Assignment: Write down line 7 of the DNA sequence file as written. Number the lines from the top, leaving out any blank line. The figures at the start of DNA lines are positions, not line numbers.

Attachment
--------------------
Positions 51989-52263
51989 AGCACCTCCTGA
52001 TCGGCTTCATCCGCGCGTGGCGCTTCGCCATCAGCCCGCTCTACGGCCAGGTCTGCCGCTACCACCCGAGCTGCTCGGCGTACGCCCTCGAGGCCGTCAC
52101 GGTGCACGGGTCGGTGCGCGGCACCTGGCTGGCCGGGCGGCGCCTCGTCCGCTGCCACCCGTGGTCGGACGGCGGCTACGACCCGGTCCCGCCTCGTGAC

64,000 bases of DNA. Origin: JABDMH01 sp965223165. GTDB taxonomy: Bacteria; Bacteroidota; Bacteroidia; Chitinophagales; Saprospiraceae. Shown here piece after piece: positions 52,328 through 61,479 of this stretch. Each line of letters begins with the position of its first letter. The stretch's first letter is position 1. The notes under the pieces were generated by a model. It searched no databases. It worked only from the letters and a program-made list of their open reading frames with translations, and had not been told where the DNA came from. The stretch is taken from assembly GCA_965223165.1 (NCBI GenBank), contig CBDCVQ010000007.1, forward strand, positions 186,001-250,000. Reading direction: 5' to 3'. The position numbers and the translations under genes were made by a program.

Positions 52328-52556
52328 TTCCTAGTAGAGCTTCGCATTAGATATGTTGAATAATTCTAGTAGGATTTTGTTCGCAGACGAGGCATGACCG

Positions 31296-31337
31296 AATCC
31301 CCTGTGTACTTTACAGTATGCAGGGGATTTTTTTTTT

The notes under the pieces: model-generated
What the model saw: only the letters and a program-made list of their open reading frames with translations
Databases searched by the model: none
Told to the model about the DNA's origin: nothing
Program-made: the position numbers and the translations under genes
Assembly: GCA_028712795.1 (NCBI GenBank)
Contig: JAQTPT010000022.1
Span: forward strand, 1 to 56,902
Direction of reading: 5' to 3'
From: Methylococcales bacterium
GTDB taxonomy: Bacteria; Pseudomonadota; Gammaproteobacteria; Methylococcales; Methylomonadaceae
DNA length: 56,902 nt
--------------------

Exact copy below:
52328 TTCCTAGTAGAGCTTCGCATTAGATATGTTGAATAATTCTAGTAGGATTTTGTTCGCAGACGAGGCATGACCG